Natalie Bennett has attacked the UK’s “disgraceful” relationship with Saudi Arabia, where gay men can face the death penalty.

The PinkNews Debate, chaired by Evan Davis, took place at the Wellcome Collection in London on Thursday 19 March.



John Amberton of Baker & Mackenzie asked: “Is the government doing enough to end discriminatory treatment and persecution of LGBT people in the Commonwealth and beyond?”

Green Party leader Natalie Bennett said: “The government’s not doing enough, particularly in terms of the Commonwealth. It should be doing more to push recognition for the LGBTIQ group within the Commonwealth.

“I focus a lot on our relationship with Saudi Arabia… this is one of the worst human rights abusing regimes and our approach to Saudi Arabia on all kinds of issues including arms sales is a disgrace.”

The Green leader also said that the UK should halt all arms sales to the nation until it reforms on human rights.

Labour’s Yvette Cooper said: “It has to be a central part of foreign policy, not just in the Commonwealth but across the world.

“Diplomacy is always complex and they way in which you persuade other countries to do things… will always be complex and will vary from one country to another.

“It’s part of a wider approach to promoting human rights, and seeing that as a central part of foreign policy.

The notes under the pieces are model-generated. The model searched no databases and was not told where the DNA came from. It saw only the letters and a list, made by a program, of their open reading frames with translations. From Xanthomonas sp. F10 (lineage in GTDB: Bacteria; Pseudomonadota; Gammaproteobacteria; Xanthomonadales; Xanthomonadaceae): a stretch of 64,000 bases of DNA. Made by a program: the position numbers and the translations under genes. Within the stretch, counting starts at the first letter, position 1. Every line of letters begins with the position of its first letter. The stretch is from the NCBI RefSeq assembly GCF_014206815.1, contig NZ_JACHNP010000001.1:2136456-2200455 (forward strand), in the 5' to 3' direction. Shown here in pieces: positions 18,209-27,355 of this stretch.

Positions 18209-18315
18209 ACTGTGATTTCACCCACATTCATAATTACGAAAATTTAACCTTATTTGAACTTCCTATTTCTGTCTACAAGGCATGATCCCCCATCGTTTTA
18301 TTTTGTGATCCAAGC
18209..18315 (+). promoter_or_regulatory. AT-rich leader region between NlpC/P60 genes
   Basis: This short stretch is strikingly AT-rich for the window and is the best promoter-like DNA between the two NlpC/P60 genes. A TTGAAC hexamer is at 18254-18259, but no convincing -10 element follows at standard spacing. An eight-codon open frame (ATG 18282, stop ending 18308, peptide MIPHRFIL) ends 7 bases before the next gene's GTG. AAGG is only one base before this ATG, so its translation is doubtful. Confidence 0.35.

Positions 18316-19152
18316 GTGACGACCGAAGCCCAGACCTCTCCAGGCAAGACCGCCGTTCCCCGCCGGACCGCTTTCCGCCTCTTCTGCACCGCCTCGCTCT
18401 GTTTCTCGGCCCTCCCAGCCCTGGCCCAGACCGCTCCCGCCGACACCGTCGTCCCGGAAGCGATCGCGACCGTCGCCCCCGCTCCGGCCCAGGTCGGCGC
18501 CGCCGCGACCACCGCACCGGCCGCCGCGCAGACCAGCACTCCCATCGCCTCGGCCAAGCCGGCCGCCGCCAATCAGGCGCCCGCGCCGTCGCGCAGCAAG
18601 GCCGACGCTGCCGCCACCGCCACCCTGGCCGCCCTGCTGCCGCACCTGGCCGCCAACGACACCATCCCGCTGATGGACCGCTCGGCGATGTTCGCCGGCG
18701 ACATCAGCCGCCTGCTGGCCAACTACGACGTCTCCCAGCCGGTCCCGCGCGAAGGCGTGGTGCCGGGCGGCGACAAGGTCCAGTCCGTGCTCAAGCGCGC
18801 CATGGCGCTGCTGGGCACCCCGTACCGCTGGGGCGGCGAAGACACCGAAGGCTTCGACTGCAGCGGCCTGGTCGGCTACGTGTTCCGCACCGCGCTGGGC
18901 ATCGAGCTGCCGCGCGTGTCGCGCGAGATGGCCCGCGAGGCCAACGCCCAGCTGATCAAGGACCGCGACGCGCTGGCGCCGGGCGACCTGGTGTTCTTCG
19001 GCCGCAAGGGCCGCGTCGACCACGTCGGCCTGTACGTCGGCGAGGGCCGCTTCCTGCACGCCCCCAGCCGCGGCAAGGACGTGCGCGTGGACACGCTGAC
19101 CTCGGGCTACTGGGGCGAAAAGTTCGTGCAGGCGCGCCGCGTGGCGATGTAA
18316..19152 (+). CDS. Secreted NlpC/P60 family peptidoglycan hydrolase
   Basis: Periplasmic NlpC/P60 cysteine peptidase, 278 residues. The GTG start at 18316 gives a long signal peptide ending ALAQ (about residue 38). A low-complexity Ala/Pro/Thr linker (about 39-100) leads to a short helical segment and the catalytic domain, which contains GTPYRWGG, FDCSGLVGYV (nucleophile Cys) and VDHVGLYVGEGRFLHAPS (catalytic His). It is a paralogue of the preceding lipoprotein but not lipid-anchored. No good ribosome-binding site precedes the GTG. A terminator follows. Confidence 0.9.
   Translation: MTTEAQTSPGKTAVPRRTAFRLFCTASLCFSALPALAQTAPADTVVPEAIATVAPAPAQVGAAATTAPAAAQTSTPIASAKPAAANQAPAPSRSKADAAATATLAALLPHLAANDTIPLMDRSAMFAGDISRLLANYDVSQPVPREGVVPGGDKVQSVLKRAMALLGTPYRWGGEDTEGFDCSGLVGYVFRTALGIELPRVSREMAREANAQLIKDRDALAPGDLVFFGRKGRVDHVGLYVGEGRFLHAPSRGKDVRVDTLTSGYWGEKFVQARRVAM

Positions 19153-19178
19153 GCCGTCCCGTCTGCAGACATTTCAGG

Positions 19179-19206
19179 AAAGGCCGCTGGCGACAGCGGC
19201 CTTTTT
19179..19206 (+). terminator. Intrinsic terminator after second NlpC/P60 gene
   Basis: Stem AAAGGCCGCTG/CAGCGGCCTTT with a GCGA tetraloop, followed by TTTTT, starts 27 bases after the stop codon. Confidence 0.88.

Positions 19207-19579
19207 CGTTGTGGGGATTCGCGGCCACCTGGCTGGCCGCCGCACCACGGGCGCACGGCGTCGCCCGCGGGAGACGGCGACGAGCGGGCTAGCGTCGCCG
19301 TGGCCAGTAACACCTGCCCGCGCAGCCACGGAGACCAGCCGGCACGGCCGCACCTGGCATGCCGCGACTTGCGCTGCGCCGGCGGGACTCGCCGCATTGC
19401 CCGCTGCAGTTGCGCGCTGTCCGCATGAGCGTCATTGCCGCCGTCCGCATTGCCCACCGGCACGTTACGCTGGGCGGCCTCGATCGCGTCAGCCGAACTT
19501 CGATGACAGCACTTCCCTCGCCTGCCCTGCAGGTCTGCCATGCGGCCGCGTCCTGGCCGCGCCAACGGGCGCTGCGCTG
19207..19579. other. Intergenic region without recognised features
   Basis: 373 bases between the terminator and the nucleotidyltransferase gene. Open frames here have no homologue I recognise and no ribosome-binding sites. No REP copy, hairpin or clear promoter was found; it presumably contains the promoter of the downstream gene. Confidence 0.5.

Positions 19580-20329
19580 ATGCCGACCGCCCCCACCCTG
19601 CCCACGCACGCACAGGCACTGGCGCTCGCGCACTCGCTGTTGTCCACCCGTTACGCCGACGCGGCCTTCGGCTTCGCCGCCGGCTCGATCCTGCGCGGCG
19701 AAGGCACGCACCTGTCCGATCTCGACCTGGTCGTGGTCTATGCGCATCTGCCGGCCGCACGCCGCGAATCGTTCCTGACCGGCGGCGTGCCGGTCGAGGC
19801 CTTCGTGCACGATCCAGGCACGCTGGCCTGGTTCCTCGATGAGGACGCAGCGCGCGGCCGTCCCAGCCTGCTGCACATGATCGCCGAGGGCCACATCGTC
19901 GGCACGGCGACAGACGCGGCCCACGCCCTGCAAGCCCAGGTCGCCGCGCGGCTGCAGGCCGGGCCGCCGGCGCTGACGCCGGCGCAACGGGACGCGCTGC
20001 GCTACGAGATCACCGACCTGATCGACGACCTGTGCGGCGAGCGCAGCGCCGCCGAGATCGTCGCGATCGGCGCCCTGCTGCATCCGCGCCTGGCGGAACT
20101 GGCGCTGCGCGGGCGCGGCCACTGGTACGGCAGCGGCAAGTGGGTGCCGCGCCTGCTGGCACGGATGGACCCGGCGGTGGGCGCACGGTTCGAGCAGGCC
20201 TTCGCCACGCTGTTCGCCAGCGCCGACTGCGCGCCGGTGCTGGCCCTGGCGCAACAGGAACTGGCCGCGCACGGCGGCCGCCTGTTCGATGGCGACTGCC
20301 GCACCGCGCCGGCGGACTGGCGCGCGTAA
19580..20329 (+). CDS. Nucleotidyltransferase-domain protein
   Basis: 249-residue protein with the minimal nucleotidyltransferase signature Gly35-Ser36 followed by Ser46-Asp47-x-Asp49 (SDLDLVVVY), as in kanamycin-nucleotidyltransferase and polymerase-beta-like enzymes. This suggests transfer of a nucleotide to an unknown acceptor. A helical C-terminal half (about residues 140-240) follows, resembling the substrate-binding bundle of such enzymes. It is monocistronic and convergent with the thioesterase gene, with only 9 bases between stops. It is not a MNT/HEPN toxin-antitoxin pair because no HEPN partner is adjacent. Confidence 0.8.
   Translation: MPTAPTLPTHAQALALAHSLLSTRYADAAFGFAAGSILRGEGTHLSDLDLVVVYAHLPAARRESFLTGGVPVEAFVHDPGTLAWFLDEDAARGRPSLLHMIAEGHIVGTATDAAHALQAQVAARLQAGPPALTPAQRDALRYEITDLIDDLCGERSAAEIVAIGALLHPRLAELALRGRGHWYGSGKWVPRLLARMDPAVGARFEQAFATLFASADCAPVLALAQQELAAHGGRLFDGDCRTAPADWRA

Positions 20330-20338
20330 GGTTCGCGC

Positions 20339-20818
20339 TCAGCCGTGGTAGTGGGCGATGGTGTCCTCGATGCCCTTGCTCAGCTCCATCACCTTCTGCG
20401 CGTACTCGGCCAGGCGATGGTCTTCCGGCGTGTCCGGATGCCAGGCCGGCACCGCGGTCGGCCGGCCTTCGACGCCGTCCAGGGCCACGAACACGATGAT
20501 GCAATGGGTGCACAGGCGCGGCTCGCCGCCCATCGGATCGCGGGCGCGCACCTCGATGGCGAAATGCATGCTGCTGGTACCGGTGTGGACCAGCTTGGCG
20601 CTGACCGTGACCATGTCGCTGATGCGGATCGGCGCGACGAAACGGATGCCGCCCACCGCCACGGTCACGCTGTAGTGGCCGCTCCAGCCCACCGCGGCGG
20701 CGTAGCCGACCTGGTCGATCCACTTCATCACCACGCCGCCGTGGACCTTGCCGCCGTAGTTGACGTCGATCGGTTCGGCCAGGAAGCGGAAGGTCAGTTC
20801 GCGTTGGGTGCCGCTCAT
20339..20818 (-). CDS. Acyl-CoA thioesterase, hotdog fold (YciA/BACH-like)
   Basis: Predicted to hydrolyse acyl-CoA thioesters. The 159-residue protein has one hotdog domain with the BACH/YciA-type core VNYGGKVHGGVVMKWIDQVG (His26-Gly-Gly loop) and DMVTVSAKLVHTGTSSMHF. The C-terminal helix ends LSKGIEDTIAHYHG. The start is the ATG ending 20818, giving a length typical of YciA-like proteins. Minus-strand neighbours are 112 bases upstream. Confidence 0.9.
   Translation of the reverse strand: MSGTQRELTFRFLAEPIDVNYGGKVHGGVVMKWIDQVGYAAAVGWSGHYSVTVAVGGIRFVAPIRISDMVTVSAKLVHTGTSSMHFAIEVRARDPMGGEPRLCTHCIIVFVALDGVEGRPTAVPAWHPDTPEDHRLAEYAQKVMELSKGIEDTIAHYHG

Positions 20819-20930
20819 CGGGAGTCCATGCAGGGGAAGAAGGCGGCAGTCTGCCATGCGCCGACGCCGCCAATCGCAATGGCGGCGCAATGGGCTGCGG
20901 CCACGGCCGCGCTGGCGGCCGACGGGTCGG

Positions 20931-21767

“There will be difficult areas to deal with… but we need to make it a much higher part of our foreign policy now.”

UKIP’s Peter Whittle said: “When it comes to giving aid, we should look at countries’ records on gay rights.

“There is a strange selectiveness we take with how we deal with different countries – we need to be more consistent about that.

“At the moment we are rather selective. I would like to see us being more concerned about what happens in Middle Eastern countries to gay men.

“I’d like to see the same approach we had towards Putin, with Stephen Fry leading protests, used much wider. It seems to be relatively selective.”

However, Tory peer Tina Stowell disagreed with calls to withdraw aid, saying: “I would be very much against withdrawing aid from countries whose Governments have a poor record in this area.

“The aid that we provide in those countries goes directly on the ground to support projects – we’ve done a lot to make sure corrupt governments are not in receipt of aid.

“Also, if we start to withdraw aid from countries due to their treatment of gay and bi people, those people could end up being more persecuted for the removal of the aid.”

The debate is generously supported by KPMG.

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